“The Stolen Painting”, “A Matter of Principle”… May 1st cinema releases

“The Stolen Painting”, “A Matter of Principle”… May 1st cinema releases
“The Stolen Painting”, “A Matter of Principle”… May 1st cinema releases

♦ The Stolen Painting ***

by Pascal Bonitzer

French film, 1h31

Inspired by a True Story, The stolen painting reveals the little-known world of art dealers and auctions through the story of André Masson, renowned auctioneer at Scottie’s. The specialist agrees to travel to the east of France to assess a painting present in a house purchased as a life annuity which could be by Egon Schiele. Facing the canvas, André and Bertina, Bertina, his ex-wife who specializes in this artist, cannot hold back a nervous laugh. These are the Sunflowers, a work by the painter, missing since 1939. Without ever giving the impression of too much, the film depicts in a captivating and delicate manner a world passionate about art, but even more about its monetization, and evokes the dispossession of the Jews in the time of the Shoah. An exciting film, served by an impeccable cast.

» READ THE REVIEW: “The Stolen Painting” by Pascal Bonitzer: a painting from the past

♦ A matter of principle **

by Antoine Raimbault

French film, 1h35

How can we make a (true) story that takes place mainly in the corridors and offices of the Commission and Parliament in Brussels attractive? Director Antoine Raimbault takes up the challenge by portraying José Bové as a simple environmentalist parliamentarian foiling the maneuvers of the tobacco lobby and confronting the powerful President of the European Commission, José Manuel Barroso. The form adopted – that of the political thriller – is effective in creating suspense, even if it is sometimes caricatured. In addition to an overview of the workings of European institutions, what interests Antoine Raimbault are above all questions of justice and democracy. And the importance of checks and balances, to preserve the rule of law for private interests. A salutary reminder on the eve of the European election.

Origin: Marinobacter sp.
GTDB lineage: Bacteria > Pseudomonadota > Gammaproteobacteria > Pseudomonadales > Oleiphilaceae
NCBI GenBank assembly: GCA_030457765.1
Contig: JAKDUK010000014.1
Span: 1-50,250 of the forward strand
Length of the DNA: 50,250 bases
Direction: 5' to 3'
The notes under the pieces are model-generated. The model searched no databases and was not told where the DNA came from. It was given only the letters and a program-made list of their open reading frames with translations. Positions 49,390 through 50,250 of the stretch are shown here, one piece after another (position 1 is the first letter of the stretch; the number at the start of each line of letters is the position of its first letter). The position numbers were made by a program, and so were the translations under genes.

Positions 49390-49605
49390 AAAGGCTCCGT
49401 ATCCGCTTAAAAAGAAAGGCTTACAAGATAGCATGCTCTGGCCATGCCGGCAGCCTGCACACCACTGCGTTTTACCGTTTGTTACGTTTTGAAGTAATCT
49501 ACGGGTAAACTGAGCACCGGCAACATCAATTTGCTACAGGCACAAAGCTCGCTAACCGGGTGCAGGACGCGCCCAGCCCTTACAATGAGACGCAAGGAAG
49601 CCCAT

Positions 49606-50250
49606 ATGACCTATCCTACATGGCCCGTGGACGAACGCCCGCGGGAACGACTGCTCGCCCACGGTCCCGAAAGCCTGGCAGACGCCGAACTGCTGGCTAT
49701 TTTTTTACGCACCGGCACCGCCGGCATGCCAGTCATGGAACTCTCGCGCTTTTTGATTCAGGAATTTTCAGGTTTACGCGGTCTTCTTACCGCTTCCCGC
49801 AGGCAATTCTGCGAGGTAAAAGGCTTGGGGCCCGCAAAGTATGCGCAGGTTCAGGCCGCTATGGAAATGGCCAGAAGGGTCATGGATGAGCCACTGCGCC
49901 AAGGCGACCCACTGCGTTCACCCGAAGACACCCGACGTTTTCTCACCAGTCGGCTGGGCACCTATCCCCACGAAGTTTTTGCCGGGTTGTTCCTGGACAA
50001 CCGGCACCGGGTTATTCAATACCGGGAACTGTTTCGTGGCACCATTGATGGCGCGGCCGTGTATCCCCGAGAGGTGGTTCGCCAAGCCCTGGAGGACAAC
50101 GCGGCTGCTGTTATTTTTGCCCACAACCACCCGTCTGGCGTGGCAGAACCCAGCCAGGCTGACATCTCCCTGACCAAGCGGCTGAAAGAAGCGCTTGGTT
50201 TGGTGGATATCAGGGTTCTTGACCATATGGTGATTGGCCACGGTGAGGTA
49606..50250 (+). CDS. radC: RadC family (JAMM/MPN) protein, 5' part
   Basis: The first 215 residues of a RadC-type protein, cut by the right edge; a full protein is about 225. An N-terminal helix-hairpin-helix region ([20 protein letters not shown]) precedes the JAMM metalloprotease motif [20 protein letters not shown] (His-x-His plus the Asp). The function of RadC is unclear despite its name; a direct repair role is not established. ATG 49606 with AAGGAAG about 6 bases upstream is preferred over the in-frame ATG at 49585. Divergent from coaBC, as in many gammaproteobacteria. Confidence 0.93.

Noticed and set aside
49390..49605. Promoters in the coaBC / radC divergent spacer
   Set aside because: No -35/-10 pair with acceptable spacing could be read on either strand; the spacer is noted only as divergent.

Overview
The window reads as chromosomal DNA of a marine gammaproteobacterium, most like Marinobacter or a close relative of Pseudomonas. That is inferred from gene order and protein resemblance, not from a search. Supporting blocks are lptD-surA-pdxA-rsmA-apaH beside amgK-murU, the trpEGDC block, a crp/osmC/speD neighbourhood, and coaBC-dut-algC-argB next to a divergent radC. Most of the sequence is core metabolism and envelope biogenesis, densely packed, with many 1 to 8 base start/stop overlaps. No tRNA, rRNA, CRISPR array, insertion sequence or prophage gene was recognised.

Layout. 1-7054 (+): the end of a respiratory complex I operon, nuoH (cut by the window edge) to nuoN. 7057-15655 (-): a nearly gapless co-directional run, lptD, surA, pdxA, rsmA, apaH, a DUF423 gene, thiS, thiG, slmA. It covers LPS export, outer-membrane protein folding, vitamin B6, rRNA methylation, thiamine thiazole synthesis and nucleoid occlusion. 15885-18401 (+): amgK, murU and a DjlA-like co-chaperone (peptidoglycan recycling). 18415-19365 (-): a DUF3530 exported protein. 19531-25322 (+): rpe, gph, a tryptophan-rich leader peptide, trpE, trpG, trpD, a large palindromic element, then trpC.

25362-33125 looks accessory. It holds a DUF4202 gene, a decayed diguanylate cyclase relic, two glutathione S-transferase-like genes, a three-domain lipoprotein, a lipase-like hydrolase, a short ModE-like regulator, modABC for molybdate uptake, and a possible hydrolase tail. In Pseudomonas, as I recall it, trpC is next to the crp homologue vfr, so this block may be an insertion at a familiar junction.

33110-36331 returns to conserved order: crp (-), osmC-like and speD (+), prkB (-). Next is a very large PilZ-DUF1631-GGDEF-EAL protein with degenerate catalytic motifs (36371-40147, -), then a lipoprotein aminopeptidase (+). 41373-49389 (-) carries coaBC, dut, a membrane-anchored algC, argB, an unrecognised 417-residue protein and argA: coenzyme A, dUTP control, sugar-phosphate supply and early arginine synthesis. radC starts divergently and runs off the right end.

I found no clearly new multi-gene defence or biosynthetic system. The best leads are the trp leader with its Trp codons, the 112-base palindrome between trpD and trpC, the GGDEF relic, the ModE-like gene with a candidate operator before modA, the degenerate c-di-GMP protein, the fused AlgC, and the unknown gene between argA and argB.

» READ THE REVIEW: “A matter of principle”: José Bové as the hero of a European political thriller

♦ A little something extra **


French film, 1h39

Two broken-arm robbers – Paulo, played by the comedian Artus, who directed the film, and the second, La Fraise, played by Clovis Cornillac – parked their car in a “handicapped” place while they attacked a jewelry store. Lacking a vehicle on their return and to escape the police, the two bandits find themselves, through a misunderstanding, boarding a bus with adults with mental disabilities on their way to a stay in the Pyrenees. Paulo poses as Sylvain, a boarder, La Fraise, as his educator. What follows is a series of misadventures for the two bandits, after which their gaze ends up opening to these vacationers who are not quite like the others and their “little extra things” of outspokenness and enthusiasm.

» READ THE REVIEW: “A little something extra”: three reasons to go see Artus’ new comedy at the cinema

♦ To the end of the world *

by Viggo Mortensen

American film, 2:09 a.m.

Staying on her isolated farm in Nevada while her husband runs across the plains to fight in the Civil War, Vivienne Le Coudy, a strong and independent woman of Canadian origin, faces the local bullies alone, including a landowner and his son. The cycle of male violence can thus resume its rights and will no longer stop. For his second as director, Viggo Mortensen takes the model of the western, which he attempts to update by giving it a feminist and romantic tone. But quite quickly, the romantic drama gives way to the revenge film and falls back into the clichés of the genre.

» READ THE REVIEW: “To the End of the World”, a sentimental and languid neo-western

⇒ Find reviews of films released last week

• No ! * Why not ** Good film *** Very good film **** Masterpiece



PREV “The Stolen Painting”: a comedy that immerses us in the world of the art market
NEXT This hilarious action comedy with Ryan Gosling will set fire, it’s the unmissable of the week